The mist gradually lifted to reveal a leaden white sky. There was too much cloud for the sun to provide any warmth, and Algy was feeling very cold for the time of year. So he tucked himself in among the sheltering leaves of a purple elder, and dozed through the day, soothed by the delicate scent of the pretty pink flowers.

As Algy rocked himself to sleep, the lines of a little poem by Dorothy Parker kept running through his head. He was amused to think that in reality the thrush was not in the elder bush at all, but hopping about busily on the ground below, hunting for food for its baby. It was Algy himself who was a-flickering in the bush:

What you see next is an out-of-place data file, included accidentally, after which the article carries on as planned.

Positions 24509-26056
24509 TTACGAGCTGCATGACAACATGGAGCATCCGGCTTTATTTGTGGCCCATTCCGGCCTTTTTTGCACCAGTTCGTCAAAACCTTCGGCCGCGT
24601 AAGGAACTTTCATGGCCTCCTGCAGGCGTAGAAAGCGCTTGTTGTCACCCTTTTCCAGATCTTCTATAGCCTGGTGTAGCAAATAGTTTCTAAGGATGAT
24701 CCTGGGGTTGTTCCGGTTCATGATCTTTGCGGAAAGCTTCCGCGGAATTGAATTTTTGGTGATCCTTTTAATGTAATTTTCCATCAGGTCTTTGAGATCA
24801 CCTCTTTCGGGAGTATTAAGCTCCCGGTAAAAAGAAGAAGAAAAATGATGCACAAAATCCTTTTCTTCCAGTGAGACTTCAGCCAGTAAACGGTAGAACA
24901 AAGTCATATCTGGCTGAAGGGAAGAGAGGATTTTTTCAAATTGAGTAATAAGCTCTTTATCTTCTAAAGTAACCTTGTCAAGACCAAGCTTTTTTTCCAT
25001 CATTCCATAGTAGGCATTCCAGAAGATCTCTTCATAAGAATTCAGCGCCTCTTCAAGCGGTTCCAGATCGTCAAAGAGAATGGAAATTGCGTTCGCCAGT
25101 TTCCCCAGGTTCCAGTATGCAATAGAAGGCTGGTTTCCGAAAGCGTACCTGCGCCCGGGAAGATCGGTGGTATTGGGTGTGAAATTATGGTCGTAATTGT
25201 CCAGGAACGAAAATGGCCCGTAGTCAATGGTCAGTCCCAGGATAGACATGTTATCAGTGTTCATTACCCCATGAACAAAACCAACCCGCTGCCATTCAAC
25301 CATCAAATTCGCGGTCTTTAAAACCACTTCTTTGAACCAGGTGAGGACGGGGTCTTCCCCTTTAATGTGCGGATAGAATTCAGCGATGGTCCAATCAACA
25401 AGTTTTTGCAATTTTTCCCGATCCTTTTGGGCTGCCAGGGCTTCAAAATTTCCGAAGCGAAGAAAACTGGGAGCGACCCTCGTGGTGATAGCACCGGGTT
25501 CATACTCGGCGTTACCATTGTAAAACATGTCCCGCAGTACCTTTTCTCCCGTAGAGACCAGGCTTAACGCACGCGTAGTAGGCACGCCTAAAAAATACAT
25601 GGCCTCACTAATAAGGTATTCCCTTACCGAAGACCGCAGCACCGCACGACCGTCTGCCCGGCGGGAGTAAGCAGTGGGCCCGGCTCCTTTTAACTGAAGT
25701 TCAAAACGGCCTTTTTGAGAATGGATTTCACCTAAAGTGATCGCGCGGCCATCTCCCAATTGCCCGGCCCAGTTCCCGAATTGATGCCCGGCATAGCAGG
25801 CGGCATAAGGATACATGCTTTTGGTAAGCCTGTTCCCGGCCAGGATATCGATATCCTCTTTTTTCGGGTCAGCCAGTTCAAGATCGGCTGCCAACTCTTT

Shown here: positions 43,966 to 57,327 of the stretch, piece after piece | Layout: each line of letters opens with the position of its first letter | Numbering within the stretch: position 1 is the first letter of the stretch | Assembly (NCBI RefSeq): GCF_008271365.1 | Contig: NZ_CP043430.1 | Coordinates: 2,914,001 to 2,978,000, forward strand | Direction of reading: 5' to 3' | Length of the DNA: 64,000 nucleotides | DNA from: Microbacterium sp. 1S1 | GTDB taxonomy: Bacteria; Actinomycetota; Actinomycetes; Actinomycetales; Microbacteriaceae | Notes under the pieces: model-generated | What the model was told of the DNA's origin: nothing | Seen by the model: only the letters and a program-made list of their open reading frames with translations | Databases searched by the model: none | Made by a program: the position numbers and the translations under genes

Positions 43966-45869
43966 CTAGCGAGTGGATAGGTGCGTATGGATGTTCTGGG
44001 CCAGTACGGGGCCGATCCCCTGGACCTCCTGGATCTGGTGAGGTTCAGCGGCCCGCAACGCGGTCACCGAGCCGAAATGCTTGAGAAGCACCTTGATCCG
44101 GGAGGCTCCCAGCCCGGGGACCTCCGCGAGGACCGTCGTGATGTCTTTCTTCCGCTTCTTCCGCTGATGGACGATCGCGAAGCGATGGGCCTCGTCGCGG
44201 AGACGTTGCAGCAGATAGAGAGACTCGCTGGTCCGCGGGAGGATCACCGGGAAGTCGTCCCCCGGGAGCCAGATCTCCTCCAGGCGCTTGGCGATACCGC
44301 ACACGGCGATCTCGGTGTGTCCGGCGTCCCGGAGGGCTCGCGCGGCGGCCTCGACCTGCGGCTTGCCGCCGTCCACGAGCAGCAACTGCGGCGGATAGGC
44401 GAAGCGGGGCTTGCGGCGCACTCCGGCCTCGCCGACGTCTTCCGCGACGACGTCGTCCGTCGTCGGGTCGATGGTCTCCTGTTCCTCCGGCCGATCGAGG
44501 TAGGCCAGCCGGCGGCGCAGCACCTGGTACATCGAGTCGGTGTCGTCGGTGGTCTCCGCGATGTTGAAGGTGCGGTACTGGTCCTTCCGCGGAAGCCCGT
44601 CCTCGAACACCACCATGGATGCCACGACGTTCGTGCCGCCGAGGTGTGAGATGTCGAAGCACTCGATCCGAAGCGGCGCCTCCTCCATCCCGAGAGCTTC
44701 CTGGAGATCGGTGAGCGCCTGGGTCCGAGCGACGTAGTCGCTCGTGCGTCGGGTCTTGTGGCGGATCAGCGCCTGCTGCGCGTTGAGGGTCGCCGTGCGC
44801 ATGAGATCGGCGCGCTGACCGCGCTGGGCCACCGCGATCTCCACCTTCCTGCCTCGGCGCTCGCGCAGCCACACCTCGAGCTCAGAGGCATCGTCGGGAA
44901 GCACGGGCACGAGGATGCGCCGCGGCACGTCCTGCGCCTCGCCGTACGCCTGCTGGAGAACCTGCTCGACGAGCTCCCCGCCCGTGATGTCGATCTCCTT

The bird that feeds from off my palm
          Is sleek, affectionate, and calm,
          But double, to me, is worth the thrush
          A-flickering in the elder-bush.

[Algy is thinking of the little rhyme Ornithology For Beginners by the well-known American writer Dorothy Parker.]